Ratios of average mobility to their high capillary number limit values were also considered. These ratios varied, roughly, between 0 and 1, but values larger than 1 were also observed. For a given saturation, the mobilities were not always monotonically increasing with the pressure gradient. While increasing the pressure gradient mobilizes more fluid and activates more flow paths, when the mobilized fluid is more viscous, a reduction in average mobility may occur instead.

## Change history

### 09 February 2021

A Correction to this paper has been published: https://doi.org/10.1007/s11242-020-01494-x

## Notes

- 1.
These quantities are used to provide a familiar framework of dimensionless quantities in which results are presented and discussed. However, other quantities could also, in principle, be used to convey the same information. One example is the velocities presented by Hansen et al. (2018).

- 2.
We use tildes to distinguish the time time-dependent, possibly fluctuating \(\tilde{Q}\), \(\tilde{Q}_\text {w}\), \(\tilde{Q}_\text {n}\) and \(\Delta \tilde{p}\) from the time-averaged or constant

*Q*, \(Q_\text {w}\), \(Q_\text {n}\) and \(\Delta p\). - 3.
The value of this threshold is based on the observation that fractional flow curves yielded by the pore network model for moderate capillary numbers are close to zero at low saturations before they increase sharply as saturation is increased. A threshold of \(10^{-4}\) provides a reasonable estimate for where this occurs.

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## Acknowledgements

Open Access funding provided by NTNU Norwegian University of Science and Technology (incl St. Olavs Hospital - Trondheim University Hospital. The authors would like to thank Signe Kjelstrup and Santanu Sinha for discussions and encouragement. This work was partly supported by the Research Council of Norway through its Centres of Excellence funding scheme, Project Number 262644.

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## Appendix: Example Fluid Distributions

### Appendix: Example Fluid Distributions

In this section, we show example fluid distributions from steady-state simulations at different sets of parameters. We show two examples for each set of parameters, with a time difference between them corresponding to one pore volume of flow. For ease of viewing and discussion, the networks used in these illustrations are \(12 \times 8\), much smaller than those used in the steady-state simulations described in Sect. 3.5.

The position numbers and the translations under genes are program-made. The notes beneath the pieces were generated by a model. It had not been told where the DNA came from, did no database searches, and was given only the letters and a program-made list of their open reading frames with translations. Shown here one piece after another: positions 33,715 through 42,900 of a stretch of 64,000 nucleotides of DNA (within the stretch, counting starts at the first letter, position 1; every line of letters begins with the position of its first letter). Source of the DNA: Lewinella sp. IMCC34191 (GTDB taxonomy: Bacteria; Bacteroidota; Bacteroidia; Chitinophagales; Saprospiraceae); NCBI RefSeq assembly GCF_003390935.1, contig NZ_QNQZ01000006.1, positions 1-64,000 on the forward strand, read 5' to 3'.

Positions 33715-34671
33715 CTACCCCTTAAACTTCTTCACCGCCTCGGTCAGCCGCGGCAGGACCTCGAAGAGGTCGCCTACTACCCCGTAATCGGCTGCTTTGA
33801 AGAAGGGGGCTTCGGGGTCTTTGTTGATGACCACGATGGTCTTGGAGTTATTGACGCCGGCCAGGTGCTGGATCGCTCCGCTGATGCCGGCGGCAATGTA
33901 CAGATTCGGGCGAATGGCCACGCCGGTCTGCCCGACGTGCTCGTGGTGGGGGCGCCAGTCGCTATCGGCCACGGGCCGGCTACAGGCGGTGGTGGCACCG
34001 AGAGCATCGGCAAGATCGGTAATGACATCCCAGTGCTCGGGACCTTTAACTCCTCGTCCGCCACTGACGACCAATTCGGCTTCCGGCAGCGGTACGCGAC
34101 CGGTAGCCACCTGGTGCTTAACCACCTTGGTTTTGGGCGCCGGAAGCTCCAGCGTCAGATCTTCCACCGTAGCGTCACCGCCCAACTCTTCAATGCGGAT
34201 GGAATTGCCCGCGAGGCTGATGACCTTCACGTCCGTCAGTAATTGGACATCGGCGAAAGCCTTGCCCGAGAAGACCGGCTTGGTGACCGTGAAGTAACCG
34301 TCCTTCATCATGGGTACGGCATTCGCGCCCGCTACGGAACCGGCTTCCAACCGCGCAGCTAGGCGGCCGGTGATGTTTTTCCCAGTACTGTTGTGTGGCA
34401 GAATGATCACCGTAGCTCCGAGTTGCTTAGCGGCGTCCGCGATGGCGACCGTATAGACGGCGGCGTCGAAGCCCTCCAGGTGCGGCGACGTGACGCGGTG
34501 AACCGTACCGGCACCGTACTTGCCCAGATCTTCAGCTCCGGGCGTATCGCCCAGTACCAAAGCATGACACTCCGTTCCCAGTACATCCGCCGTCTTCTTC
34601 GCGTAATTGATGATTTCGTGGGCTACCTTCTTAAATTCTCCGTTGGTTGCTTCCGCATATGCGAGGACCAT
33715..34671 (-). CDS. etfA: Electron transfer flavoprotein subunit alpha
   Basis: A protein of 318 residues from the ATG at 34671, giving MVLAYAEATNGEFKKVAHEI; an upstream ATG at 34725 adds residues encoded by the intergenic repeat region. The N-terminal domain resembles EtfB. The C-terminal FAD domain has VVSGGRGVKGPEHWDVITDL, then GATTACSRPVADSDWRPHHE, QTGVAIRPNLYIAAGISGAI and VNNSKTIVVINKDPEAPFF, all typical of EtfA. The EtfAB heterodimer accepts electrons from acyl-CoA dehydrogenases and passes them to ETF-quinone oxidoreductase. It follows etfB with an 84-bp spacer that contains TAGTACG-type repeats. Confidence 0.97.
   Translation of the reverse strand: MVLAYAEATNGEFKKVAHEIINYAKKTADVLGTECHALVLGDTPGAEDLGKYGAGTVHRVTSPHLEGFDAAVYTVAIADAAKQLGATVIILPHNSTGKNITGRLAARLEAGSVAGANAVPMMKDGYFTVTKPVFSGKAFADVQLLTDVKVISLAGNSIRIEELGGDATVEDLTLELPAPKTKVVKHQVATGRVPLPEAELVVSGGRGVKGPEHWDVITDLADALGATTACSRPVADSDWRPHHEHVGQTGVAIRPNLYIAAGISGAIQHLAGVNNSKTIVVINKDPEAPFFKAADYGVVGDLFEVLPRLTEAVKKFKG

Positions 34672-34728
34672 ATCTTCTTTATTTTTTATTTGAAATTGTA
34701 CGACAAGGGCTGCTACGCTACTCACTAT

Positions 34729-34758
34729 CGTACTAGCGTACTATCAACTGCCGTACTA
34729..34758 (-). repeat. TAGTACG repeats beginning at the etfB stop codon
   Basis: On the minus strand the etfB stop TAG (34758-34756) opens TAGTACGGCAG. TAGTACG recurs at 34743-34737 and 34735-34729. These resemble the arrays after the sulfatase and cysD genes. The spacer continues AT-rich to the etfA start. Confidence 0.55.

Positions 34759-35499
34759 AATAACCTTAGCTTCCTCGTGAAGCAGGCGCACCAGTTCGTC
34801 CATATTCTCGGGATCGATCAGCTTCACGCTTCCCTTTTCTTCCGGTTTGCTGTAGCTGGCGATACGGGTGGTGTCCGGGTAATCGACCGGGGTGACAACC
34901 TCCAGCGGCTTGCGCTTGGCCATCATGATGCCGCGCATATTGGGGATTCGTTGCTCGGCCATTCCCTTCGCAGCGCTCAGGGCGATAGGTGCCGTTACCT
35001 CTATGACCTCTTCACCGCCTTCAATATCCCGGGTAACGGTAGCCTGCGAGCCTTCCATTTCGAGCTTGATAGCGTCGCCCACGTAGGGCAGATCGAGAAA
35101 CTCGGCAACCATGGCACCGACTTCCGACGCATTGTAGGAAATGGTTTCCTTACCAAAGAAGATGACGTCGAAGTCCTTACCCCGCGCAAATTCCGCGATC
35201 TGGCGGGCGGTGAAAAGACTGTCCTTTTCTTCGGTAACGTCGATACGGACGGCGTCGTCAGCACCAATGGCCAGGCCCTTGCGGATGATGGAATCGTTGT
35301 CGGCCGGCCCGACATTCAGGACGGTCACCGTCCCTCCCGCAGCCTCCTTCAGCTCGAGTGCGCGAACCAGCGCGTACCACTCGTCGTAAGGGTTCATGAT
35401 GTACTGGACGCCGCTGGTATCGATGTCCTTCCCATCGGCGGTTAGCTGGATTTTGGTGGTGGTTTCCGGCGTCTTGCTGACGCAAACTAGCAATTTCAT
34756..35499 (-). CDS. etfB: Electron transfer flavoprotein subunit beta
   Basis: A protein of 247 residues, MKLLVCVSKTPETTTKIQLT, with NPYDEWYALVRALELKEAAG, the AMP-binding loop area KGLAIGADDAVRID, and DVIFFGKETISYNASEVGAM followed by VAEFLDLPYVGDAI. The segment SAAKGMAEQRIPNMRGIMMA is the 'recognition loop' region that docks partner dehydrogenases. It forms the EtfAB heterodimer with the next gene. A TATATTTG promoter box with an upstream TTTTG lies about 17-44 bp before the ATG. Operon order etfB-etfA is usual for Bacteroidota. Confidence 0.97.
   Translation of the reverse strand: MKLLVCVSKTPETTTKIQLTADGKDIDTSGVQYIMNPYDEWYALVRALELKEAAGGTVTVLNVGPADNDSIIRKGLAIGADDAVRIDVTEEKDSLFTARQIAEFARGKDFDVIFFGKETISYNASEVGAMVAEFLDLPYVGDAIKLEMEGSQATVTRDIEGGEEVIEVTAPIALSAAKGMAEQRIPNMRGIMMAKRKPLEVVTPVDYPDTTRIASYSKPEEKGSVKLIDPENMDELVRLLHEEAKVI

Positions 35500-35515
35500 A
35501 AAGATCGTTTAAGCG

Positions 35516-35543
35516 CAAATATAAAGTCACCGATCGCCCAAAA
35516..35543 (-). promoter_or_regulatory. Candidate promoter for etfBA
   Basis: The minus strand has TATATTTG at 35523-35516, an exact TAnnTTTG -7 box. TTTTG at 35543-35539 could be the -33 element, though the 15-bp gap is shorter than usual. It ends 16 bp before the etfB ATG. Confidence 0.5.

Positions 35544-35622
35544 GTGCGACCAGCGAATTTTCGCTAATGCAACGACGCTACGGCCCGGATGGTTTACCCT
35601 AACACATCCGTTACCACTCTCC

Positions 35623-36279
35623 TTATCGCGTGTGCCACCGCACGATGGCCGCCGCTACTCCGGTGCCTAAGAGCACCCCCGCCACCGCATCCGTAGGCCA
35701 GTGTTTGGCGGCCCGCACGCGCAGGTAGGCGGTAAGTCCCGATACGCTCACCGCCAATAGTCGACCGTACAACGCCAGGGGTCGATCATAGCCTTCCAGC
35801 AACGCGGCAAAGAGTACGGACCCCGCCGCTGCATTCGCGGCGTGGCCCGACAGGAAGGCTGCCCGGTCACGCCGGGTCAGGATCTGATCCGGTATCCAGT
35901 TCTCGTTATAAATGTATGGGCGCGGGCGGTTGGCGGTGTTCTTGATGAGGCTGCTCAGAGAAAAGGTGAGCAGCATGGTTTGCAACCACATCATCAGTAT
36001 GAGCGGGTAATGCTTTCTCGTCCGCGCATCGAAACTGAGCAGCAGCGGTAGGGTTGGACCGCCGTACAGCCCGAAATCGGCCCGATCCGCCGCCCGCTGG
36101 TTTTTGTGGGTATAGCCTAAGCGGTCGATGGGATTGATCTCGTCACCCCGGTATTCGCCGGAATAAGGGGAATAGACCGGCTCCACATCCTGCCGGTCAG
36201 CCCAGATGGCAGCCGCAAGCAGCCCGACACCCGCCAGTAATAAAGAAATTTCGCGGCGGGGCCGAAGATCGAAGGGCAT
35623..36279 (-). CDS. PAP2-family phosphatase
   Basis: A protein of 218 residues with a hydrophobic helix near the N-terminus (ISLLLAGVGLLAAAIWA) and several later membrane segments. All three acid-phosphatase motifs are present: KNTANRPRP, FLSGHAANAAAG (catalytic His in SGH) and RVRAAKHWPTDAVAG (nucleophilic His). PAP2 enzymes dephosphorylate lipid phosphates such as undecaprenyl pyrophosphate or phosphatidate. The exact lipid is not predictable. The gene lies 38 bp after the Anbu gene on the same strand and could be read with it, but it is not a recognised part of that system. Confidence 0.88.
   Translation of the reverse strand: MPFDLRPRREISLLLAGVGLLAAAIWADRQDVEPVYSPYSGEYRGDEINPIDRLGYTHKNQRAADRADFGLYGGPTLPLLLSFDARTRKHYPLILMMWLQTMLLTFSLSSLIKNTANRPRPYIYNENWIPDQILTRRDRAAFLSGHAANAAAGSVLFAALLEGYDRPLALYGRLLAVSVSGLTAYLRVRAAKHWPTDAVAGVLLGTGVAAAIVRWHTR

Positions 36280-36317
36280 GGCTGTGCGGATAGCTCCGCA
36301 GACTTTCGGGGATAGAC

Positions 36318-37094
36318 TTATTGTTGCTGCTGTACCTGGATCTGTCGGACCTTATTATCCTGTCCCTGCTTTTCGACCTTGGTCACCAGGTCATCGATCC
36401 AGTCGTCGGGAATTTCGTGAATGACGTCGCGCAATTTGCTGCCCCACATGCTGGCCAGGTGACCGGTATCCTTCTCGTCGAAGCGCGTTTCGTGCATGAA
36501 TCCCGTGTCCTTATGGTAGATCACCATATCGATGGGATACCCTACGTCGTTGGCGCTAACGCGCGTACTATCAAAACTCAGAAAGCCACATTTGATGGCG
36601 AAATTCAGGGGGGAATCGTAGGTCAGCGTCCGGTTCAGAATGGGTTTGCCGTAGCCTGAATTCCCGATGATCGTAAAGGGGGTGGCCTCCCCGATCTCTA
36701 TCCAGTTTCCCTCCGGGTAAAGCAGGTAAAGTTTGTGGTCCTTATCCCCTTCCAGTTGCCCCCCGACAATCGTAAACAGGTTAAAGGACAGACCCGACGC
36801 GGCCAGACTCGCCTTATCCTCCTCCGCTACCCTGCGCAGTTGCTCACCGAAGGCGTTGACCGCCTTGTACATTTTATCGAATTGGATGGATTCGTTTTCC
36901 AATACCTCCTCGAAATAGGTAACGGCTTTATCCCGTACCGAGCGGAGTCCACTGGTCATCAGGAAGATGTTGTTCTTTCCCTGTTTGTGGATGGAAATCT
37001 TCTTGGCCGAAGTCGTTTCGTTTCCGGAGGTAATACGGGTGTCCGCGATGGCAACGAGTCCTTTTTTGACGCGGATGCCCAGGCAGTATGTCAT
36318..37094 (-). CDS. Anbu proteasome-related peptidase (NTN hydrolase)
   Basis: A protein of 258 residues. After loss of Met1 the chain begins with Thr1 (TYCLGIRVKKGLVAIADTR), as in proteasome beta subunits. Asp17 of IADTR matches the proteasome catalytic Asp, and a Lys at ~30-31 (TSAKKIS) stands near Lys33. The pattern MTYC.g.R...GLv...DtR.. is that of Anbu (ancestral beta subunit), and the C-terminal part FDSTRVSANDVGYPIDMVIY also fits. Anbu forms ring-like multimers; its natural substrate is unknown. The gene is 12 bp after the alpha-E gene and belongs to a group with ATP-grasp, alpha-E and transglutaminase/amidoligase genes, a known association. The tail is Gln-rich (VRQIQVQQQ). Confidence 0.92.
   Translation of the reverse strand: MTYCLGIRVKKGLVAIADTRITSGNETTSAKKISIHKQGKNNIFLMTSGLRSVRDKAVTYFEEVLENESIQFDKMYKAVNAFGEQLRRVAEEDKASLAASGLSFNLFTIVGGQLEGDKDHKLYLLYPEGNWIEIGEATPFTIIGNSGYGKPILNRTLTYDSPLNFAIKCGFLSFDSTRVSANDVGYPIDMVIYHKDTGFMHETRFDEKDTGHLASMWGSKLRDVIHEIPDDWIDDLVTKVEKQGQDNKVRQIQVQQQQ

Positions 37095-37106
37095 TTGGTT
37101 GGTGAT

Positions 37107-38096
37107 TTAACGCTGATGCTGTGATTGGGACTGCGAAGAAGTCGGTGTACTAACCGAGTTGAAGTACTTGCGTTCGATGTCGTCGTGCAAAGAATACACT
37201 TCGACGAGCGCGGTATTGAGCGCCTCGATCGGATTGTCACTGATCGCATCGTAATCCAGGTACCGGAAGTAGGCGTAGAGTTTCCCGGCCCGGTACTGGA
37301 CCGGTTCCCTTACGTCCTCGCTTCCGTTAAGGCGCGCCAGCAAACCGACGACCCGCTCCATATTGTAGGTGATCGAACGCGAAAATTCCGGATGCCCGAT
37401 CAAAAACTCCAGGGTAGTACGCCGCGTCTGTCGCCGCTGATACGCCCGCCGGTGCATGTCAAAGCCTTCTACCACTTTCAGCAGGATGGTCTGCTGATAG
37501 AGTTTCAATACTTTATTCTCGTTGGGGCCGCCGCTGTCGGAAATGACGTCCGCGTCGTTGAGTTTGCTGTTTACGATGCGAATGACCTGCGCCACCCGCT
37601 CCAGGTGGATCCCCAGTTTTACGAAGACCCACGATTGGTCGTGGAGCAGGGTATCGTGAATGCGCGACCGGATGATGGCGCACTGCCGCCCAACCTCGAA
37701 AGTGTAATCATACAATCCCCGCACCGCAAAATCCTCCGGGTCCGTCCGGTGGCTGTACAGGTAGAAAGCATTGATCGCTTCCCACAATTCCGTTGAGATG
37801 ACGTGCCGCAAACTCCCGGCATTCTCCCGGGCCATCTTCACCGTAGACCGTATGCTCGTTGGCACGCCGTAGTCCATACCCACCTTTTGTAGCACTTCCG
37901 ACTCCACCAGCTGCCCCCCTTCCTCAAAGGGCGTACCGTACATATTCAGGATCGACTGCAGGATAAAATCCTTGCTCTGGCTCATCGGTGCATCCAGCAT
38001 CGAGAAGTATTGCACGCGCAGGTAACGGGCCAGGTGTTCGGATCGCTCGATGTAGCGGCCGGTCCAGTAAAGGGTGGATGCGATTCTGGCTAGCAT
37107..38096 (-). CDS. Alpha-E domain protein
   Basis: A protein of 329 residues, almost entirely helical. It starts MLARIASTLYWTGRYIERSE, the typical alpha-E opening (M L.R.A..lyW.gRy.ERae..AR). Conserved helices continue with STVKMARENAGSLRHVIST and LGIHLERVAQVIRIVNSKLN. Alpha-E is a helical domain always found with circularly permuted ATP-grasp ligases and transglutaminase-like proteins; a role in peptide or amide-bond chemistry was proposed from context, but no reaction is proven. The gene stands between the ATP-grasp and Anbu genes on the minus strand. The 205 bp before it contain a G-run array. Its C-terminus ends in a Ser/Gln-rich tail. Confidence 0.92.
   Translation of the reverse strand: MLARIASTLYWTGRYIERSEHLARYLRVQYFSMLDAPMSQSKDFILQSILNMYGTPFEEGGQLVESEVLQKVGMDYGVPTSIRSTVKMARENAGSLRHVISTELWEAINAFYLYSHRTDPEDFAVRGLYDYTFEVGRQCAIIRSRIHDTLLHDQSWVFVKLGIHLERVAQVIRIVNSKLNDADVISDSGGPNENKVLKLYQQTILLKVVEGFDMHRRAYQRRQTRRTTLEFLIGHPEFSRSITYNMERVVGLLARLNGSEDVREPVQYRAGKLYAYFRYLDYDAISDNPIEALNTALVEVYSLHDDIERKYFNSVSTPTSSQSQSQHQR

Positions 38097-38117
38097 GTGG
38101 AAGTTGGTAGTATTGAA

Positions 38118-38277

Figures 8, 9 and 10 show example fluid configurations obtained during simulations with \(S_\text {w}=0.85\) and \(M=1\) and different dimensionless pressure gradients. Comparing them illustrates how more and more of the non-wetting fluid is mobilized as the magnitude of \(\Pi\) is increased.

In Fig. 8, \(\log _{10} \left( \Pi \right) = -1.0\) and all interfaces remain stationary. Only the wetting fluid is moving (\(F_\text {w}= 1.0\)) and necessarily does so through connected pathways.

In Fig. 9, \(\log _{10} \left( \Pi \right) = -0.7\) and some interfaces remain stationary while others are moving. The non-wetting fluid is partially mobilized (\(F_\text {w}= 0.94\)) and moves in droplets or small ganglia.

In Fig. 10, \(\log _{10} \left( \Pi \right) = 1.2\) and the system starts to approach the high-\(\text {Ca}\) limit. Almost no interfaces remain stationary, and most of the non-wetting fluid is moving through droplets or ganglia. The fractional flow is \(F_\text {w}= 0.88\).

Figure 11 shows example fluid configurations when more non-wetting fluid is introduced, \(S_\text {w}=0.75\), while \(M=1\) and the pressure gradient \(\log _{10} \left( \Pi \right) = -1.0\) is the same as in Fig. 8. As more non-wetting fluid is added, some of it is mobilized, while some remains stationary (\(F_\text {w}= 0.84\)). The non-wetting fluid moves as droplets or small ganglia.

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Gjennestad, M.A., Winkler, M. & Hansen, A. Pore Network Modeling of the Effects of Viscosity Ratio and Pressure Gradient on Steady-State Incompressible Two-Phase Flow in Porous Media.
*Transp Porous Med* **132, **355–379 (2020). https://doi.org/10.1007/s11242-020-01395-z

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### Keywords

- Porous media
- Two-phase flow
- Steady-state
- Pore network model